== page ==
Prodigal Son

Scott Wood

On Sunday, April 2nd Pacific Theatre & Touchstone Theatre presented the world premier of Prodigal Son by Shawn Macdonald. Scott Wood, host of the interview show, was there to see it…

When organized religion shuns you because of who you are and who you love, how does this affect your relationship with ‘the divine’?

Prodigal Son deals with the struggle of Peter, a 30 something gay man, who has escaped his strangling Anglophone-in-Quebec-strict-Catholic upbringing for the wet solace of BC. He soon discovers that even if you physically remove yourself from a situation, you can never really escape the scars from the past. Powerful experiences with ‘the divine’ and a boyfriend who fears he is going insane, force Michael into the care of a haggard psychiatrist (who is reeling from her own recent divorce) and they work to hold on to the connection that he has been denying for so long.

Via flashbacks, we see young Michael and his outcast family (outcasts since they are Anglophones, yet still Catholics, in Quebec) and we see how the church has allowed Peter to channel his gift to be connected with God as he writes eloquent prayers in his notebook. As he begins to take on his sexual identity, he realizes that the church, with which his family and spiritual expression are inextricably connected, will utterly condemn him.

Prodigal Son is also a "coming out" story-a genre that is quite exhausted. All the tired characters are there: the heavily in denial mom and dad, the insensitive older jock brother, and the comfortable-in-a-pink-feather-boa boyfriend. All the weary scenes are also present: gay man forces mom and dad to recognize his boyfriend, flame-y boyfriend slips up and says something "too gay" to the mom, gay son tries to reconcile the entire dysfunctional family while he comes out-and succeeds!

Yet something saves the production from the bargain-bin at the local gay and lesbian book store.

The gifted cast definitely elevates the material from drifting too close towards cliché. Gina Chiarelli’s out of control hair speaks volumes to her overzealous investment in her patient Peter. Her tones force Peter to claw for recovery when he is ready to give up since her success with him clearly is the only progress she is able to make in her miserable life. In his first major stage role, Alex Pimm is the perfect mix of sensitivity and tenderness as young Peter. And veteran Donald Adams, as Peter’s father, makes his character entirely sympathetic and relatable, especially as he has it out with his son over their shared theology on his deathbed.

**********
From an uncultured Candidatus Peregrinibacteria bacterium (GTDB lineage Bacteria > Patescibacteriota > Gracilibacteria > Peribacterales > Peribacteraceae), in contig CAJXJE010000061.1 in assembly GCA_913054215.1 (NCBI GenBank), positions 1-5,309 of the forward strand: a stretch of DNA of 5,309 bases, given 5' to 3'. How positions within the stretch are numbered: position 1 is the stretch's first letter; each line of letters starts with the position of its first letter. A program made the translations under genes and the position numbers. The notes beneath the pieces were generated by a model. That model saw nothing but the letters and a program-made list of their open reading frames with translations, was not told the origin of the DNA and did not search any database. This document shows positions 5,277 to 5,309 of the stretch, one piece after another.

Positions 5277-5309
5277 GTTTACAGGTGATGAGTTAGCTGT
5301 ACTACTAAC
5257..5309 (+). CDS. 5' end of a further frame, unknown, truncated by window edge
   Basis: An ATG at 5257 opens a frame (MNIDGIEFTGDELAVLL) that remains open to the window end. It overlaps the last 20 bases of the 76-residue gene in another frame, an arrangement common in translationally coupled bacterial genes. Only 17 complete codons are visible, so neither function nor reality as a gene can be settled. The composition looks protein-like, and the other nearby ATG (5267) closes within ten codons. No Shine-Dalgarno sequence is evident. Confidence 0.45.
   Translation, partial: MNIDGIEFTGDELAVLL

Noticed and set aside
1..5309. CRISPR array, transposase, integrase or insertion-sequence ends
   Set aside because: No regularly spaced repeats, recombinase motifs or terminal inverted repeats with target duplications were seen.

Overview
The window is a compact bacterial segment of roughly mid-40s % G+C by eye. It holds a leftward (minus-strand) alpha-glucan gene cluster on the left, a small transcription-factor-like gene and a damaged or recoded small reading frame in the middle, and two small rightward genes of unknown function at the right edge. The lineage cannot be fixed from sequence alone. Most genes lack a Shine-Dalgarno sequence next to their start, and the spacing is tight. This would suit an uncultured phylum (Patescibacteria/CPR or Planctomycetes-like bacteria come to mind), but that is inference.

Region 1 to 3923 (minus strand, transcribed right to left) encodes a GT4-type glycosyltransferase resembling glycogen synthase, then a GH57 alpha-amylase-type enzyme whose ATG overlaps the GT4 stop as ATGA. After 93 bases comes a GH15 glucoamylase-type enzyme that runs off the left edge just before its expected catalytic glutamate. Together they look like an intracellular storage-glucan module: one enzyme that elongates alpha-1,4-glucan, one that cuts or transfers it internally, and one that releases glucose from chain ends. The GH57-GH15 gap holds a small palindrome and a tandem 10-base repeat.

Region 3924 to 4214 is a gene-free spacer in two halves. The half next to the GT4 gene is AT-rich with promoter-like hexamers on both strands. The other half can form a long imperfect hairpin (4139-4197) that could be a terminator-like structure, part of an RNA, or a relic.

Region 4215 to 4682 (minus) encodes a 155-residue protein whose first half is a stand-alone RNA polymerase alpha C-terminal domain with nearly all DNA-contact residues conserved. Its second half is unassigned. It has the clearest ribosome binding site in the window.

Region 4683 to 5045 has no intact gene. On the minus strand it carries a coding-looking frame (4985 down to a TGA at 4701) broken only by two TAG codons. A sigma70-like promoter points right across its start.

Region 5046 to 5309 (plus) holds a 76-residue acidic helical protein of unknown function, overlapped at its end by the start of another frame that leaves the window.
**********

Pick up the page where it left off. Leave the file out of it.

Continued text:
The script is also unabashedly Canadian. Macdonald manages to work in references to the Quebec referendum, hockey, Ontario (the family views moving to Sarnia-can you believe it?- as a haven from Anglophone-hating in Quebecers) and even finds the time to jab at the BC NDP party.

The other strength of the play is that it is more than just a coming out story. Peter struggles with his spirituality and the stranglehold organized religion can force on something so beautiful and important - this is certainly something many people deal with. It is difficult for any Catholic (practicing or not) not to wince whenever we see the church on television, whether it is the latest pedophile scandal or simply the Pope espousing hopelessly out-of-date views. Spirituality should be the force that unites people and a church seems like a good place to come together. And like Peter, it is not something we can deny.

For more information visit

  • Posted on: 18 March 2016
  • By: Administrator
  • Author: Scott Wood